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China tests giant chimney to combat air pollution

The system, currently being tested as a solution to China’s growing city air pollution crisis, is solar powered. The Chinese scientists who designed the prototype claim that the system could cut the level of air pollution in urban areas in China and elsewhere.


Since the 1990’s Xian has participated in the economic revival of inland China in the northwest region. It has emerged as an important industrial, cultural and educational center for the northwest region. It has facilities for research and development, national security and the space exploration program.

In 2015 the city had a population of 8,705,600 but the metro area had 12.9 million.

Results of the XIan project so far are promising

The technology used in the project has excited Chinese researchers who are looking for solutions to the challenge of heavy pollution in Chinese cities. Early results are yet to be published but Cao Junji, a chemist at the Chinese Academy of Sciences’ Key Laboratory of Aerosol Chemistry and Physics in Xian said those results look promising.

An American atmospheric scientist Donald Wuebbles at the University of Illinois said: “This is certainly a very interesting idea. I am not aware of anyone else doing a project like this one.”

Proposal made for another tower 300 meters tall

The prototype was built with $2 million funding from the provincial government.

The project was visited by Bai Chunli the president of the Chinese Academy of Sciences last month. He said that Chinese leaders are eager to find new innovative solutions to the widespread pollution in Chinese cities as it is a widespread public health problem. A 2015 study found that pollution contributed to 1.1 million premature deaths in China just in that one year.

Cao submitted a proposal for another 300-metre high tower in Xian and also is negotiating proposals with cities in Guangzhou, Hebei and Henan.

The stack effect of the chimney

The system looks and works as follows:”The concrete chimney sits atop a large open structure with a glass roof. Solar radiation hitting the glass heats the air, causing it to rise towards the base of the tower. The air then passes through a wall of industrial filters before billowing out the chimney. The system is inspired by renewable-energy power plants that generate electricity from solar heat.”

Renaud de Richter, a chemical engineer at the Ecole Nationale Superieure de Chimie de Montpelier who himself has worked on solar energy towers said that the prototype was both well-designed and well-made. Richter said that Cao’s success could convince investors to support other applications that are based on the flow of solar-powered air through chimneys. The technology is known as solar updraft.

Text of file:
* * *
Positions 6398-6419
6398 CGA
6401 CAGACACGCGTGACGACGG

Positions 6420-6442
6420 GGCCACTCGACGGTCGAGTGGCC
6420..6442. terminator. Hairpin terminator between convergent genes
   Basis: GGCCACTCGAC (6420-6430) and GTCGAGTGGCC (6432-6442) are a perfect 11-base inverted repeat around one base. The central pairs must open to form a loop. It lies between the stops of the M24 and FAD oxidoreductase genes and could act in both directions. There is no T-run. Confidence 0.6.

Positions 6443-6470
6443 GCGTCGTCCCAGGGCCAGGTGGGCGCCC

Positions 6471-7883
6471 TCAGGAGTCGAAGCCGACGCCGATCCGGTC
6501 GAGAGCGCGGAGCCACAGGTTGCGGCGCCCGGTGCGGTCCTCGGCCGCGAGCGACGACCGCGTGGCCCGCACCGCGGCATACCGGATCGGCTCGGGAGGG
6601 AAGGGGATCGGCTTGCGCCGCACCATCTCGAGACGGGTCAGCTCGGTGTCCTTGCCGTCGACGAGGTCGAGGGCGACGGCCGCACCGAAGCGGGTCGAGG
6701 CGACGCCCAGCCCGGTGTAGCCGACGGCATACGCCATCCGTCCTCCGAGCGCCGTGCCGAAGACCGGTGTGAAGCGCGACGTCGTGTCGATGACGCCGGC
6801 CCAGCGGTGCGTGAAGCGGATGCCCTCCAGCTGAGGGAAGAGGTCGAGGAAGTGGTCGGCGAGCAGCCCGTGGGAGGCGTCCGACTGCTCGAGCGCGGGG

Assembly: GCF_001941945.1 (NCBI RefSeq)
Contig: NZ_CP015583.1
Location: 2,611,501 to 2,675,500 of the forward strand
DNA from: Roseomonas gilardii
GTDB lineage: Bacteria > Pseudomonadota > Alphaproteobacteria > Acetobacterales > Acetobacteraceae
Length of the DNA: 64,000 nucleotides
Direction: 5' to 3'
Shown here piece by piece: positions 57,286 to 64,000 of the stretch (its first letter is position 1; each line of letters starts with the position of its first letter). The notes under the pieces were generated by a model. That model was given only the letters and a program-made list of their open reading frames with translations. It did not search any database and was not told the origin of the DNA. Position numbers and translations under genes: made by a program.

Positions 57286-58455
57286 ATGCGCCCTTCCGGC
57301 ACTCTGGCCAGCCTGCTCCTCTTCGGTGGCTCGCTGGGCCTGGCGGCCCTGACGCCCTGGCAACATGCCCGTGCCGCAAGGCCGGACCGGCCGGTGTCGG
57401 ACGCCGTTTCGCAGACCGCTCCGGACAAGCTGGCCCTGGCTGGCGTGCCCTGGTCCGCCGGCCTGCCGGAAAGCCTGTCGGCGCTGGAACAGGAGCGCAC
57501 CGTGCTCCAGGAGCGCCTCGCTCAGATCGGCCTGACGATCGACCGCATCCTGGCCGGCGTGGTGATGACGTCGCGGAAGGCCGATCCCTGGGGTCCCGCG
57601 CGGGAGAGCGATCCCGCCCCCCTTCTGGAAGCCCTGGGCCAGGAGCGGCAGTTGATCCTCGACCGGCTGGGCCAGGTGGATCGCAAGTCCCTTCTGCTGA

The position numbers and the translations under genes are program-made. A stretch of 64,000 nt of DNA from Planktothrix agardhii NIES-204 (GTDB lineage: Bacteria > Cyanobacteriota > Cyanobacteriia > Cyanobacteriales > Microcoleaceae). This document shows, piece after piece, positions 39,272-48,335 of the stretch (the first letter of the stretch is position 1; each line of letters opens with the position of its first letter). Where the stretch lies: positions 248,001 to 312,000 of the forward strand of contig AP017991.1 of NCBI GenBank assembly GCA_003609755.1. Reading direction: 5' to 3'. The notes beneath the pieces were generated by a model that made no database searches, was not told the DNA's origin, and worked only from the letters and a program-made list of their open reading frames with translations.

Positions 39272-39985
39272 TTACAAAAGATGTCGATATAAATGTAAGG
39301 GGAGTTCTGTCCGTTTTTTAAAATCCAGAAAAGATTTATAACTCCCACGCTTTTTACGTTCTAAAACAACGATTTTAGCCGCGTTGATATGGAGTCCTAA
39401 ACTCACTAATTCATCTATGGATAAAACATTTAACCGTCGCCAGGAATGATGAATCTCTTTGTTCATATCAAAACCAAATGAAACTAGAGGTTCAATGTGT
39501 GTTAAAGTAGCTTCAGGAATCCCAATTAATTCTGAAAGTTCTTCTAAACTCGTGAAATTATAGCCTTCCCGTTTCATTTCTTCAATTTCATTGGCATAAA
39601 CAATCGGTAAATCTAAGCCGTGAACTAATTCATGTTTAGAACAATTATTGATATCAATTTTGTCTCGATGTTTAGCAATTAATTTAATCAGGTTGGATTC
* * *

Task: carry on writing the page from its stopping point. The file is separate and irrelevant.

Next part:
Tests of the system

Cao first tested the air filters of the system during two weeks in January when pollution was at its peak. He placed monitors at the tower and ten monitoring stations over a 10 square kilometre area. They measure particulate matter under 2.5 micrometer (PM2.5) in diameter, a type of pollution in many Chinese cities.

Cao found that the tower was expelling between 5 and 8 million cubic meters of filtered air each day. The surrounding air showed a decrease of 19.5 percent of PM2.5 concentrations when compared with monitors in other parts of the city.

More larger chimneys are needed

Since the impact was just local Cao is proposing arrays of about half a dozen larger chimneys that would be distributed in different areas of cities. He also designed a much larger 500 meter high tower. Only multiple systems will have a significant effect and reduce air pollution Cao claims.

Critics of the system

Neil Donahue, of Carnegie Mellon University in Pittsburgh Pennsylvania agrees that pulling large volumes of air through high efficiency particulate filters would clean the air. However, he is concerned about the benefits as compared to the costs: “I would like to see an assessment of the power and resource use for the filtration.” He claims that turning the power used into clean electricity or not emitting the pollution in the first place could also attain the goal of reducing pollution.

Wuebbles of the University of Illinois also worried that the filters take out only particulate matter and not precursors to it such as sulfur dioxide gas and nitrogen oxides. Both are also dangerous to human health. Wuebbles said the sky may look cleaner but the air quality could still be quite bad.

In reply, Cao noted that the system did already remove nitrogen oxides. Cao also said concerns about costs were exaggerated with the costs of running the pilot project about $30,000 a year.

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